“A lot of countries in Europe are promoting women’s roles as procreators and as wives and mothers,” Hillary Margolis, senior researcher in women’s rights division at Human Rights Watch, told CNN.
“There are different ways these attacks are happening, they’re not always about blatantly rolling back abortion,” said Margolis.
Despite the backlash, human rights lawyer Payal Shah told CNN that it was important to remember there is a “clear global trajectory towards abortion law liberalization.”
New Zealand, Northern Ireland, and most Australian states have decriminalized abortion to remove sanctions.
But activists say abortion laws still need updating in many countries to remove barriers. And steps taken by developed countries to reduce abortion access can have an impact on other parts of the world.
“The US is … really exporting its political agenda against abortion … under this administration,” said Shah. “The US has lost its legitimacy as a leader in reproductive rights.”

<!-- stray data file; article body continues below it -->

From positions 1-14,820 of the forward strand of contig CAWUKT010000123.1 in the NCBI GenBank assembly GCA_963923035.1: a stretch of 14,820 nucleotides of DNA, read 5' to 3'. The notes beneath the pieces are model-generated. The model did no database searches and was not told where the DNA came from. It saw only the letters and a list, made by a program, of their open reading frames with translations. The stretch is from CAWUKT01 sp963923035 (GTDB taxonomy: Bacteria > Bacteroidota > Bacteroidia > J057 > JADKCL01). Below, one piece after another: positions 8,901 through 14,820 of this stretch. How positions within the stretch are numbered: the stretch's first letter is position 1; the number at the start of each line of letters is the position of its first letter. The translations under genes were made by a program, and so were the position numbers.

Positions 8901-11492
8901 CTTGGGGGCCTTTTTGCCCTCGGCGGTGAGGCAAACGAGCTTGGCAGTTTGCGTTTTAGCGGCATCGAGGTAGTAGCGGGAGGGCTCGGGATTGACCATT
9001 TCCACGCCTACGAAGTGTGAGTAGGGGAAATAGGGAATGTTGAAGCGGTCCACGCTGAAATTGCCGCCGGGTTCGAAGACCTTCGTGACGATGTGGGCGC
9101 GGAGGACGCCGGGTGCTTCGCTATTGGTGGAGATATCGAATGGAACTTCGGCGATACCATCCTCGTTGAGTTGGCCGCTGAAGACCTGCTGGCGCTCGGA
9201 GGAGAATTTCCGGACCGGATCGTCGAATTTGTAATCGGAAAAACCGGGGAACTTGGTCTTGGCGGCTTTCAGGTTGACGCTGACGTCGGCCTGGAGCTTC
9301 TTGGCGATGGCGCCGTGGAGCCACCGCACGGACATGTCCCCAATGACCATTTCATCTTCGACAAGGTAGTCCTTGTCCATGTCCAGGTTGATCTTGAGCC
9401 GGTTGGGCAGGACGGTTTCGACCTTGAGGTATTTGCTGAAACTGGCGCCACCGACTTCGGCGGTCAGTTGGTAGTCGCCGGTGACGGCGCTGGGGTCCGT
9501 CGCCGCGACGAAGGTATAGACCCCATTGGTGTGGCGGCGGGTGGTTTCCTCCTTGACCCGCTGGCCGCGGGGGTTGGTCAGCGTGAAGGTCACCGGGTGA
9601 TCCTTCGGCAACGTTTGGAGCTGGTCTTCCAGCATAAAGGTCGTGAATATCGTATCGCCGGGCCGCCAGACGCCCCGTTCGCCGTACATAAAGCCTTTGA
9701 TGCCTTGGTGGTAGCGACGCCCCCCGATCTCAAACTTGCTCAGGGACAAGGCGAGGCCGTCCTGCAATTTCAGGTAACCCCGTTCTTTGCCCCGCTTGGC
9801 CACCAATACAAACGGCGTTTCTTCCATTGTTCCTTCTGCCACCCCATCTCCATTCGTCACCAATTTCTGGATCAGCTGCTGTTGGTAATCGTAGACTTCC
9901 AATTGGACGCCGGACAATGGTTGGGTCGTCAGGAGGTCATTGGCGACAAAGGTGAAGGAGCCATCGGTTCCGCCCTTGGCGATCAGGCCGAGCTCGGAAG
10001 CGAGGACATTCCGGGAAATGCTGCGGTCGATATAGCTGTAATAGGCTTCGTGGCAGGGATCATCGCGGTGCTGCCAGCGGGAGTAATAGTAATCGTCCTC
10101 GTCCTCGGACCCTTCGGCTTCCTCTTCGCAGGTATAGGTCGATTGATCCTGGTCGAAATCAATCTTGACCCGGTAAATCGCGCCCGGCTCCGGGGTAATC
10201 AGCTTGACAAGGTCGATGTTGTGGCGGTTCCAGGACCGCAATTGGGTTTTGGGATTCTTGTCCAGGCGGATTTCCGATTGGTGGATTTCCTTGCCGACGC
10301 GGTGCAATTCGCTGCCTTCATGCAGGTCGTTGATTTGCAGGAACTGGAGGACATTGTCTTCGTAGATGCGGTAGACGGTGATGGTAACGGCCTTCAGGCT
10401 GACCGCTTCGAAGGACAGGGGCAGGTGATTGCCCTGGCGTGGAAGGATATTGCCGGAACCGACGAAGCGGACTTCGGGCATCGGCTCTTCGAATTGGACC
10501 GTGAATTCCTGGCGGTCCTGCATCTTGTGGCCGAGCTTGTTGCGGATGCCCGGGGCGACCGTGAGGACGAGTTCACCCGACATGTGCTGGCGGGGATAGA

Global attitudes about abortions
The sector has seen a loss of funding, with services scaled back, leading to greater need in communities, Sarah Shaw, global head of advocacy at Marie Stopes International, an NGO organization that provides abortion services, told CNN.
She said the rule was also damaging partnerships and perceptions around sexual and reproductive health and rights. “This is the bit that’s really sort of starting to change norms and has a really corrosive effect.”
Looking ahead, Wydrzynska says, “We are not worrying about the future.” She is continuing her work with the Abortion Dream Team to help women travel abroad, obtain the abortion pill or find other services and information on terminations. “We have been preparing for most of this.”
She says her team has been traveling Poland since December last year “activating the people in local communities” to become abortion activists and supporters.
“We are not seeking people to work because we have them on our side, months ago.”
CNN’s Artur Osinski, Antonia Mortensen, Zahid Mahmood and Lauren Kent contributed reporting.